The company boasts that it's a top choice of private school parents from Spence, Dalton and Riverdale, among others. If you're looking to hand-select a tutor based on his or her credentials — finding a tutor with 30 years of experience tutoring physics or a French teacher who worked for the Ministry of Education in France, for example — then start here.
While many of the in-home tutors have academic specialties, they also cover everything from kindergarten admissions prep to general homework help, organizational skills and LSAT prep. Tutors cost $125 an hour.
For Students Who Need a Challenge — My Learning Springboard (in-home visits)
If your child wants to pursue a subject not offered at your school, My Learning Springboard offers classes geared toward challenging them.
"Enrichment teaching offers the opportunity for children to explore topics, subjects or projects that are of genuine interest and may not be available regularly or at all within the school day," CEO Brad Hoffman said.
The enrichment curriculum includes coding, creative writing, filmmaking, photography, fashion design, business planning, financial literacy, architecture and engineering.
Students generally are taught one-on-one in these topics, but if they have identified other families willing to join a small group, the company can accommodate that structure as well, Hoffman said.
Rates depend on the amount and level of tutoring as well as the expertise of the tutor, but pricing is on par with other services, Hoffman said.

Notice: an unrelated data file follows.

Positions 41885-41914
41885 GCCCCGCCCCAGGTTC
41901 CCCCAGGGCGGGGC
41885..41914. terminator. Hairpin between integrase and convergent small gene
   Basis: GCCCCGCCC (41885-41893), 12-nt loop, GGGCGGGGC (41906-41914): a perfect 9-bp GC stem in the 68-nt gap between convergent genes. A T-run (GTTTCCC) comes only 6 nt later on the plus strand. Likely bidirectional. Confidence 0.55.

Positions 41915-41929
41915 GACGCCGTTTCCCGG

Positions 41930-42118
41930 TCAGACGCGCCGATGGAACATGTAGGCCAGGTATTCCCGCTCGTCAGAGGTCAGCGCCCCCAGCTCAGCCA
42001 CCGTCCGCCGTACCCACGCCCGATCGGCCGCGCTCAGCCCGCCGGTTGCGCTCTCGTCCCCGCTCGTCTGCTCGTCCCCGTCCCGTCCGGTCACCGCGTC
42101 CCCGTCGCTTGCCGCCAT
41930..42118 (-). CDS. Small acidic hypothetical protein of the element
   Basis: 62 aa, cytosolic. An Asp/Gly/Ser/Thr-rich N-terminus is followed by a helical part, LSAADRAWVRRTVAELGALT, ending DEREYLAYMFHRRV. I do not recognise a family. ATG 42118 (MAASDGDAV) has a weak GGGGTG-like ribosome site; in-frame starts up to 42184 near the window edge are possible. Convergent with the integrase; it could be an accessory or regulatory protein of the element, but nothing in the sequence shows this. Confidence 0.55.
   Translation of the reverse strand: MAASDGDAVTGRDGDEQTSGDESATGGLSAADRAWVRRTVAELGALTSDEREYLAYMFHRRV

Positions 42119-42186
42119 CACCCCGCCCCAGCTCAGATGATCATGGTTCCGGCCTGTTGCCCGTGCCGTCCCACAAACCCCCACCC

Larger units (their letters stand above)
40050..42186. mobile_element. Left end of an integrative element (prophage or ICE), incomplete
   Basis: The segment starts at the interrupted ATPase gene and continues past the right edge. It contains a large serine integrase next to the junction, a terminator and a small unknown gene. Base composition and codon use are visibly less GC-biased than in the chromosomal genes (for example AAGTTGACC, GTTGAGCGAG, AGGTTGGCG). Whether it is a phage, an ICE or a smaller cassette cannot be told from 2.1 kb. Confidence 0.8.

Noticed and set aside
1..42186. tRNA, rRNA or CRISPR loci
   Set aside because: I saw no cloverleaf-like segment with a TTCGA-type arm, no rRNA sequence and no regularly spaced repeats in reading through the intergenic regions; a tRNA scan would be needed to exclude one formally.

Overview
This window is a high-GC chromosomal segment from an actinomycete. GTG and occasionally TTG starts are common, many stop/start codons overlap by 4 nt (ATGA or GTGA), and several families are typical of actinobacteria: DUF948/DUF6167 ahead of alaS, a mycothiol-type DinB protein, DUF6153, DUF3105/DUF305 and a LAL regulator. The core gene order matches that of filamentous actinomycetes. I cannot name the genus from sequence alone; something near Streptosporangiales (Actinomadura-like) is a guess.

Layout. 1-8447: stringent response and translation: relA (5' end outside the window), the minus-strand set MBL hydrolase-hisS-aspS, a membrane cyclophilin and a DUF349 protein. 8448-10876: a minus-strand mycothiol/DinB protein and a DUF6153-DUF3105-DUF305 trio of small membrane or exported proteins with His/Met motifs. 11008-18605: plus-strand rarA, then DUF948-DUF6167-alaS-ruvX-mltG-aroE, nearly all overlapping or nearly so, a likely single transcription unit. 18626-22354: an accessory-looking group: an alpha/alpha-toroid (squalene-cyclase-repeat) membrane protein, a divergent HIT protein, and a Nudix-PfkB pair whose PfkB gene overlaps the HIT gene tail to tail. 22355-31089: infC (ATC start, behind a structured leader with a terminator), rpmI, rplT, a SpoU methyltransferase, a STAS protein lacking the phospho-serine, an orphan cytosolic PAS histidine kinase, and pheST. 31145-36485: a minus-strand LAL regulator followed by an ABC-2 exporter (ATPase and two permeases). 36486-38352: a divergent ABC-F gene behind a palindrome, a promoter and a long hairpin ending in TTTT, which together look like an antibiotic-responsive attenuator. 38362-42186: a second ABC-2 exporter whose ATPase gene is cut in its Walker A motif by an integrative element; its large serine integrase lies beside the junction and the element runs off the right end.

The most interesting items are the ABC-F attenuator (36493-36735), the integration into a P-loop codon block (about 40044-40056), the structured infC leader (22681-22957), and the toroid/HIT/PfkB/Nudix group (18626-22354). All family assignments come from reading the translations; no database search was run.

For the Technology Lovers — Bright Kids (Upper West Side, Upper East Side, Downtown Manhattan and Park Slope)
As a technology-centered company that offers multiple test prep courses and classes on coding, 3D printing and more, Bright Kids has each student working with an iPad from the start.
"We saw that everything is going to be more computerized — all of the state tests," said Bige Doruk, who founded the company in 2008.
The technology allows Bright Kids to constantly reassess where kids are in their progress, she said. At the end of a session, teachers receive and evaluate a report that shares the questions a student answered correctly and incorrectly. Before each meeting, the teacher can re-jigger the curriculum based on that data.
In late September, the company will release an iPad app that students studying for the city's Gifted and Talented exam and enrolled in Bright Kids tutoring can use.
Doruk hopes to eventually roll out this kind of app for all of the tests for which students are studying and receiving help. Inquire about pricing by calling 646-434-1084 or emailing firstname.lastname@example.org.
For some parents, the methodology at these centers is not individualized enough, while others appreciate the academic gains their children experienced after attending weekly sessions that were conveniently located near their homes.
Kumon emphasizes "self-learning," rather than a top-down approach. With Kumon's method, students work on daily assignments that are meant to give them a sense of mastery, according to the company.
Like Bright Kids, Sylvan uses iPads to track students' progress and develop their skills. The tracking continues through Sylvan's online portal where parents can log in and monitor their children's success along the way.
Is there a great tutoring program in the city that we haven't mentioned here? Tweet us at @DNAinfo to share your experience or post it in the comments below.